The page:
FRIDAY, SEPTEMBER 28, 2018 -- Director Malcolm D. Lee understands the concept of "Geoff Burton's #1 Rule of Movie Comedy". That rule simple states that in order for a film to truly be a comedy, it must have at least one hysterically funny scene. He nailed it in his last film "Girls Trip" when he had the gals zip line from balcony-to-balcony. Remember? It was impossible not to laugh and extremely difficult to stop.


That film - that scene - was comedian Tiffany Haddish's coming out event. That's the one scene in which she announced "I'm here, I'm cute and in the properly staged scene, I'm funny as hell!" They were rewarded with a domestic gross of $115 million on a production budget of only $19 million. That is a great profit margin by any standard.


In his latest film he pairs Tiffany with one of the hottest comedians currently working now, Kevin Hart. (If "Night School" is successful could we see a near future film with Hart, Haddish and The Rock? Hmmm) To try to capture an audience starting a little younger, both Haddish and Hart toned down the expletives and the film is rated PG-13.

It revolves around Hart's character Teddy as a high school drop out who can't grasp many things, especially math. He goes on to become a successful barbecue grill slaeman with a drop-dead gorgeous girlfriend in Lisa (Megalyn Echikunwoke) and a Porsche he can't afford. He's about to propose to Lisa when his entire world blows up - literally.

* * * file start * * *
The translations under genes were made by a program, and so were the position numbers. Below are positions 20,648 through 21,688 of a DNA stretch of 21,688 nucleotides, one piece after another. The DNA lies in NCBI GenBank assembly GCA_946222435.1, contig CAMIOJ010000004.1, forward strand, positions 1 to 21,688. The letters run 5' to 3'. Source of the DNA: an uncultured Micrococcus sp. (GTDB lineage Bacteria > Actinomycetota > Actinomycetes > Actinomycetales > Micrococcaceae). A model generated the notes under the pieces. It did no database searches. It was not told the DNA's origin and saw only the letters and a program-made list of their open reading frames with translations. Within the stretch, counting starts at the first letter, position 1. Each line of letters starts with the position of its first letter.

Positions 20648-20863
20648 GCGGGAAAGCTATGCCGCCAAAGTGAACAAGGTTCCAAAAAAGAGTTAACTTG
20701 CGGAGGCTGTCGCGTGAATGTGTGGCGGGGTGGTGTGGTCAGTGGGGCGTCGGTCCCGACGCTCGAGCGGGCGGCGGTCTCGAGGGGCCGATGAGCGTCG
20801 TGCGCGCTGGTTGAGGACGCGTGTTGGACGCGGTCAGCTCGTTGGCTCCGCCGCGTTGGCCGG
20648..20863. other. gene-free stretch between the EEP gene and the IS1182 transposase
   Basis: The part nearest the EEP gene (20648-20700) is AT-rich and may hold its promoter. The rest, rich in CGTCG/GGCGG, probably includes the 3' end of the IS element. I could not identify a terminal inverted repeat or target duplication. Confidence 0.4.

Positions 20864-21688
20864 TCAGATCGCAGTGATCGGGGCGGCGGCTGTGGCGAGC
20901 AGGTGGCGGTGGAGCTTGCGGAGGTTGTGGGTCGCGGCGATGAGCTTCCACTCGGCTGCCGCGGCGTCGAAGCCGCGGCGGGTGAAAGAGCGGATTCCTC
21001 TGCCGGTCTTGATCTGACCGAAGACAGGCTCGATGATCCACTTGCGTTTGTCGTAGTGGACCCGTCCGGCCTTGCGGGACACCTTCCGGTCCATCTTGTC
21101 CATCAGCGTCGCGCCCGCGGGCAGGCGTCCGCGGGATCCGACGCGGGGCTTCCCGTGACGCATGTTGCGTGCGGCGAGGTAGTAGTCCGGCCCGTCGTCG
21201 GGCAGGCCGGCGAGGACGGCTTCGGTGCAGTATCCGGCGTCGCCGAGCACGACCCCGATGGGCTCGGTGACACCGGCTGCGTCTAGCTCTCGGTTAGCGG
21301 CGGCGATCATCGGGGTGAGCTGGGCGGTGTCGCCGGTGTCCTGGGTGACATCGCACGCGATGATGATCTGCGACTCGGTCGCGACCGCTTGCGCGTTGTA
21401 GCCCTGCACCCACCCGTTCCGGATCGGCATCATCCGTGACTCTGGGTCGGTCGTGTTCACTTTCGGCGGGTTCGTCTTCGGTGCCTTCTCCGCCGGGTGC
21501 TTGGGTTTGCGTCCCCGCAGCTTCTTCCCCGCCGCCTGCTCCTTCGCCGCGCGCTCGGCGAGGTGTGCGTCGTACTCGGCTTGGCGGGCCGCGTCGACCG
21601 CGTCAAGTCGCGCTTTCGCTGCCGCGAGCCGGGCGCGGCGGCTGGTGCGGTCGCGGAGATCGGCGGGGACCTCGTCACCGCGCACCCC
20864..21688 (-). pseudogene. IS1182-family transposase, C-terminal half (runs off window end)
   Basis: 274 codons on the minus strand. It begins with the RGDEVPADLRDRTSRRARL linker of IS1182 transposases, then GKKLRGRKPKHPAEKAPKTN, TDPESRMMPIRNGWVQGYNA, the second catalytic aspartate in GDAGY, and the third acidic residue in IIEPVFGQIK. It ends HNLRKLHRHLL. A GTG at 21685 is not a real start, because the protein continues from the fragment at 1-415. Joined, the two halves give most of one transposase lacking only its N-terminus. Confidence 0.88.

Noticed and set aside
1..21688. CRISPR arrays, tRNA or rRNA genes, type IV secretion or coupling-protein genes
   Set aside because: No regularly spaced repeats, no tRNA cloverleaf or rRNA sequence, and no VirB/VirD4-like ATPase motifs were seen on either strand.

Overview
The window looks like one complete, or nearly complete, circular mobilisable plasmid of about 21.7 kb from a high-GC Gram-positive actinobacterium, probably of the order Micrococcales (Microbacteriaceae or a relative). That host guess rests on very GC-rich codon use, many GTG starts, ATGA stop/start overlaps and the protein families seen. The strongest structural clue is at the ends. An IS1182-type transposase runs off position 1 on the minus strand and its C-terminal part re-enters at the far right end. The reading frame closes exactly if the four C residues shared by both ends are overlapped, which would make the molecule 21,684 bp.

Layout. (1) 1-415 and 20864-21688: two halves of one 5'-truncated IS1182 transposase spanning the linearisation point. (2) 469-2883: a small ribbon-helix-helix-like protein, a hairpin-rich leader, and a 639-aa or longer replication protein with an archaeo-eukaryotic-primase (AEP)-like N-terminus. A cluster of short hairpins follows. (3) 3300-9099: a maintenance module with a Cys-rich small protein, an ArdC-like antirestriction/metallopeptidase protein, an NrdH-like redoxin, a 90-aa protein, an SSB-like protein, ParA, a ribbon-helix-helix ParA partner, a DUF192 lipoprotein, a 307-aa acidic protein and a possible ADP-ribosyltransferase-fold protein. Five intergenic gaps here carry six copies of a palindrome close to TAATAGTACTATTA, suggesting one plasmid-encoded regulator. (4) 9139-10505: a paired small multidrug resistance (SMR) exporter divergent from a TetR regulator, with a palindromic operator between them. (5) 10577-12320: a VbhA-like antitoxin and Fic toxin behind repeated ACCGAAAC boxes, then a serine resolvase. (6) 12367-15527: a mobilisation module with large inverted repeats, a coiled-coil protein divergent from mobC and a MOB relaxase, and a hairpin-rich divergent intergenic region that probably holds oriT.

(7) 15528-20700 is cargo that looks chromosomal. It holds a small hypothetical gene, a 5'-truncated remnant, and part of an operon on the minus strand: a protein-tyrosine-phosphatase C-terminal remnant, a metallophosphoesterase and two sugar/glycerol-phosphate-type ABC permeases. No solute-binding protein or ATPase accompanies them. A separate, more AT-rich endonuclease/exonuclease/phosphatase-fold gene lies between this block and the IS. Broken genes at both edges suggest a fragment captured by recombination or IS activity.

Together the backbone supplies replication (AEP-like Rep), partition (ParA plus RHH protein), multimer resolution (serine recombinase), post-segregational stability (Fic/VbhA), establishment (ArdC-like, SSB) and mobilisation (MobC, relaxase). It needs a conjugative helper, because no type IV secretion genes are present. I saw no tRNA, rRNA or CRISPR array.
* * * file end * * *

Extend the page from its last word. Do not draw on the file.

Without his job, his lifelong friend Marvin (Ben Schwartz) suggest he come work with him at his financial planning business. The one problem is that in order to get the job, Teddy will need to get his General Equivalency Diploma (GED). The only place that offers the GED is his old high school which is now run my his old nemesis Steward Taran Killam.


The person who teaches the GED class is a tough as nails underpaid teacher, Carrie, with whom Teddy already had a traffic run-in. She nevertheless invites him to her evening GED class with the intention of getting him his diploma. The class is made up of a group of castoffs including a horny housewife (Mary Lynn Rajskub), a conspiracy theorist (Romany Malco), a convict (Jacob Batalon) and others.


The story is run-of-the-mill "Breakfast Club" fare with an older set of characters. However, most of the comedic set-ups involve the banter between Hart and Haddish. Most of them. The one knee-slapping, side-splitting scene involves Rob Riggle when he tries a leap of faith during the stock break-in scene. It's that one scene, much like Haddish's zip-line scene in "Girls Trip" that truly makes this film a comedy worth seeing.


Don't be misled, this is a Hart-Haddish showcase, but that scene is killer and most of the other cast do their parts to contribute to an overall decent comedy experience. Note: Tarn Killam was pretty much unfunny, though his role was significant to the plot.


There are couple of scenes that could have easily been edited out of this nearly two hour film, including most of the prom scene. But it is not enough to detract from the film, only adding unnecessary length.


"Night School" is a better than average comedy that builds up to one really funny scene and is carried along by the comedic talents of Kevin Hart and Tiffany Haddish.   -- GRADE C- --   GEOFF BURTON